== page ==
We were greeted by a Maori entertainer who it turns out was one of the shuttle drivers. He basically did a comedy routine, before shuffling us off to the food pit, where our dinner was roasting. They dig into the earth similar to a Hawaiian luau, but here were dozens of chickens, lamb, white potatoes, and their version of sweet potatoes. Moving us forward, we followed a trail that wound through what looked like a tropical forest. The greenery was lush, with a high umbrella of foliage protecting the delicate ferns at eye level. We lined a wooden post fence along the river waiting for the Maori warriors to paddle their canoe downstream. Just as we were waiting, one of the fathers went to grab his kid from going down the embankment, slid, and went into the water himself. It was little over ankle deep, but still mortifying. Only a few of us held back our guffaws. Once the warriors arrived, we were then shepherded into the entertainment hall.
As I entered the hall, Ron and I had become separated, so I went to save good seats for us. The strangest thing happened; my pants ripped. What was so strange is that these are cargo pants with a dozen pockets and zippers that I only wear on vacations to warm spots. They did not rip on a seam where one would expect a pressure point to be, but completely away from any stress area. The material just shredded. It was funny that the only reason I realized it was because we sat on plastic seats and one part of me felt a bit colder than the rest. When I reached back, I was horrified, but totally thankful I had a sweatshirt on. I took it off to wrap it around my waist to cover up. Then of course, I had to wonder how many people had spotted my southern exposure, but never mentioned a thing. Thinking back, I don’t recall any snickering. Maybe this was my punishment for finding the humor in the guy falling in the water.
Ten Maori men along with 6 Maori women performed various ritual dances, war songs, shared some of their mythology, and the ways they are trying to maintain their culture and language. Each one had ‘tattoos’ on their face, both the men and women. It was not until the end that we learned that for most of them, it was only cosmetics. However, many Maori have their faces tattooed for real, women also. There are four bird symbols used. The bat is the first, though not a bird, when the Maori first encountered one, they thought it was since it could fly. The owl, the parrot, and the kiwi are the remaining three. Each has their own significance for home, hearth, wisdom, courage and so on. This performance was very similar to that at the Polynesian Cultural Center in Hawaii, but Ron had never seen it anywhere. For me, it is always enjoyable.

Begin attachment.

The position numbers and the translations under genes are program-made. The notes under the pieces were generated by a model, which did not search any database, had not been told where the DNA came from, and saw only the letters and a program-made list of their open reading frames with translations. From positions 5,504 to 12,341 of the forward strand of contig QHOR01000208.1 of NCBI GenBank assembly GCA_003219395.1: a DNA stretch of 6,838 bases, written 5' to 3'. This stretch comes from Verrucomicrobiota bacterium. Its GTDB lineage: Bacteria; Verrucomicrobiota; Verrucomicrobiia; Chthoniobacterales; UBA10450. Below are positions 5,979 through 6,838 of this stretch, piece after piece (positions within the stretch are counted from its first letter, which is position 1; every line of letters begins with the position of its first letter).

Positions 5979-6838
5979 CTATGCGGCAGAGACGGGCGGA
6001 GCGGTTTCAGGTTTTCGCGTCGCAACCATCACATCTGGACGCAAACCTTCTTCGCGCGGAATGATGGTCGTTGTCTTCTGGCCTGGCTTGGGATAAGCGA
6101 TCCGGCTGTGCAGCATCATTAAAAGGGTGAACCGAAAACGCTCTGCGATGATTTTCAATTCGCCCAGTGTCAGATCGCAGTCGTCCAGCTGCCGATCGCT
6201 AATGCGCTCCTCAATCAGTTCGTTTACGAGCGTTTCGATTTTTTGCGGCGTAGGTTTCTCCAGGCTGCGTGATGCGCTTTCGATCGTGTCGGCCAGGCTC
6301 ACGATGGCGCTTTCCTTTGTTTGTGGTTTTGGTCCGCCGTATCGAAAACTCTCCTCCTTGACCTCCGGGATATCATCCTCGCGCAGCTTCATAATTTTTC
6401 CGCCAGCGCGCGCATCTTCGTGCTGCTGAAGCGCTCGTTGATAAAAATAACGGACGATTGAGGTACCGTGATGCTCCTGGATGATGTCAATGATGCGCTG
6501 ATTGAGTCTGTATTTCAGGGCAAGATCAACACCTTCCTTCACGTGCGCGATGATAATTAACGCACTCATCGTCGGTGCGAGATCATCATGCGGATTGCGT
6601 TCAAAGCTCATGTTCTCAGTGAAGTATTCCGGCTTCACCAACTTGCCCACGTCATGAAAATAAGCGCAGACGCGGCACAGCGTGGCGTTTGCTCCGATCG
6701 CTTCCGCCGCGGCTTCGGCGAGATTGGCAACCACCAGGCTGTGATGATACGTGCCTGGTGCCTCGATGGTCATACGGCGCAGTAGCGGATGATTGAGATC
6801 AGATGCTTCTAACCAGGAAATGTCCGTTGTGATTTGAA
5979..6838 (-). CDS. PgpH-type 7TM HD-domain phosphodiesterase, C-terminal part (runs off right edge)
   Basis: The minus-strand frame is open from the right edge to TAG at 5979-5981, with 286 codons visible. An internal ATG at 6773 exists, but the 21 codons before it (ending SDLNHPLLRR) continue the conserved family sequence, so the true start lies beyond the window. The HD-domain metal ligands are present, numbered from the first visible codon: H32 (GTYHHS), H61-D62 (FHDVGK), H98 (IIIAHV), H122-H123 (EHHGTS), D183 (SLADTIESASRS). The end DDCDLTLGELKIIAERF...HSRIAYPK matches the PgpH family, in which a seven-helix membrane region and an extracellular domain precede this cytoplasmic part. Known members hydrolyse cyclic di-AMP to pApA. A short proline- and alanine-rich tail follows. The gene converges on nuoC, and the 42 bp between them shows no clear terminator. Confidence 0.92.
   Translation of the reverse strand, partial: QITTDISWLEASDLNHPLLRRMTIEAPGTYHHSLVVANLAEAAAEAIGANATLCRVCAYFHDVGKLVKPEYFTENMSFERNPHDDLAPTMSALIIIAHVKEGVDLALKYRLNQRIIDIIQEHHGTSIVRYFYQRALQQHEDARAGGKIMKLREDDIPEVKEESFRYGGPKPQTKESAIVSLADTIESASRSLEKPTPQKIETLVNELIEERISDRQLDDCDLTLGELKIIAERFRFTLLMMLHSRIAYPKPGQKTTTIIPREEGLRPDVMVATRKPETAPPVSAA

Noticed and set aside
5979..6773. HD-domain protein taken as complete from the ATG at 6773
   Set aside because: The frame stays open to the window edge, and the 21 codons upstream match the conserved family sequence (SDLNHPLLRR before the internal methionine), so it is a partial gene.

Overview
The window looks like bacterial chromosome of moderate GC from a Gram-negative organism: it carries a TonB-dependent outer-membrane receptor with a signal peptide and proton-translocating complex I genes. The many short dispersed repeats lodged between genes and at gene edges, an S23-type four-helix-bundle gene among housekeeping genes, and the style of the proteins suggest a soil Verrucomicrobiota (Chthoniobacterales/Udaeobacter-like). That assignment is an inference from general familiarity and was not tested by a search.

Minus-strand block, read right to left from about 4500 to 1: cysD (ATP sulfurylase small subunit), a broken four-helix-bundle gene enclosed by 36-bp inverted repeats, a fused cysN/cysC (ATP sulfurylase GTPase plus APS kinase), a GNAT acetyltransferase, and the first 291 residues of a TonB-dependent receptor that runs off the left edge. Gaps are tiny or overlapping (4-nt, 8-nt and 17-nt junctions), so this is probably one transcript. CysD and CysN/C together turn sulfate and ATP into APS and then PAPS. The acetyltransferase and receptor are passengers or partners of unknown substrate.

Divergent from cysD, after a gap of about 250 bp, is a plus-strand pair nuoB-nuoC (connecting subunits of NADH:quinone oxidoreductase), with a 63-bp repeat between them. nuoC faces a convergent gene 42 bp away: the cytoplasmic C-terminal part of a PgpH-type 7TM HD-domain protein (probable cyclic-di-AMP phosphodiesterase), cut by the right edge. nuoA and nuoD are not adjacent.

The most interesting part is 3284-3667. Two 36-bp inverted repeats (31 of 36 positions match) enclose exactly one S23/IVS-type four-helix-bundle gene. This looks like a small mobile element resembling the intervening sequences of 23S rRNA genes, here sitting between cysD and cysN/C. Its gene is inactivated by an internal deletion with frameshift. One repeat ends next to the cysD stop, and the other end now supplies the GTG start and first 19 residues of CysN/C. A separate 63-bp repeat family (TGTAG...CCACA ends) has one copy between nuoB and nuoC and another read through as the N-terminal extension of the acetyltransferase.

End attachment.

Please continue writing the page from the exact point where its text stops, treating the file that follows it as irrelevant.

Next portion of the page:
Finally, we had dinner, a buffet consisting of over a dozen dishes. The main courses were chicken and lamb. Both were melt in your mouth tender and delectable. The unexpected treat was a cauliflower salad with mayonnaise and sesame seeds. The cauliflower was minced finely; raw I think. It was so delicious both of us had to have seconds. Dessert was fruit salad, trifle, and chocolate Yule log.
All of this and yet the night was not over. We were taken on a tour to see glow worms. Glow worms are not worms at all, but are the larvae (maggots) of a particular type of fly known as a fungus gnat. A small group of fungus gnats are carnivores; therefore, larvae of these species use their glowing lights to attract small flying insects into a snare of sticky threads. One species, Arachnocampa luminosa, is found throughout New Zealand, and others occur in Australia. When hundreds live together, on damp sheltered surfaces or caves, their lights resemble the stars in the night sky. The Maori call them titiwai, which refers to lights reflected in water.